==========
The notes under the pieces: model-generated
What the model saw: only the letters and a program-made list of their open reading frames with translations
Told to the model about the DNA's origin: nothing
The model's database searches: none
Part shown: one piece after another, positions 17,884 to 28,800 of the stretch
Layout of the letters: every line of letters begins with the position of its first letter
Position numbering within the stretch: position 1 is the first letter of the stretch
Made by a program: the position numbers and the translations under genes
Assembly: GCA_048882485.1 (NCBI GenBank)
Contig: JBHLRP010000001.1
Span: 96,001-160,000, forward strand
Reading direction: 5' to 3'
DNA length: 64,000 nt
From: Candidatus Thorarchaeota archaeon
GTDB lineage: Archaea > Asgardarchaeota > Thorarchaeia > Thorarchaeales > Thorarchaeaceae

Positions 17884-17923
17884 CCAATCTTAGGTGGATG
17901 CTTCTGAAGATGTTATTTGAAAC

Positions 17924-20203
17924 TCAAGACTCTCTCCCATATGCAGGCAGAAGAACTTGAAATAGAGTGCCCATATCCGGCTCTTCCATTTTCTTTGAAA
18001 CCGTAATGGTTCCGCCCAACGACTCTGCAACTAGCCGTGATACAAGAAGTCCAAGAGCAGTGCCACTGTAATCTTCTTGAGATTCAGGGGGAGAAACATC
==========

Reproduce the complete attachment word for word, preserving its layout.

The notes under the pieces: model-generated
What the model saw: only the letters and a program-made list of their open reading frames with translations
Told to the model about the DNA's origin: nothing
The model's database searches: none
Part shown: one piece after another, positions 17,884 to 28,800 of the stretch
Layout of the letters: every line of letters begins with the position of its first letter
Position numbering within the stretch: position 1 is the first letter of the stretch
Made by a program: the position numbers and the translations under genes
Assembly: GCA_048882485.1 (NCBI GenBank)
Contig: JBHLRP010000001.1
Span: 96,001-160,000, forward strand
Reading direction: 5' to 3'
DNA length: 64,000 nt
From: Candidatus Thorarchaeota archaeon
GTDB lineage: Archaea > Asgardarchaeota > Thorarchaeia > Thorarchaeales > Thorarchaeaceae

Positions 17884-17923
17884 CCAATCTTAGGTGGATG
17901 CTTCTGAAGATGTTATTTGAAAC

Positions 17924-20203
17924 TCAAGACTCTCTCCCATATGCAGGCAGAAGAACTTGAAATAGAGTGCCCATATCCGGCTCTTCCATTTTCTTTGAAA
18001 CCGTAATGGTTCCGCCCAACGACTCTGCAACTAGCCGTGATACAAGAAGTCCAAGAGCAGTGCCACTGTAATCTTCTTGAGATTCAGGGGGAGAAACATC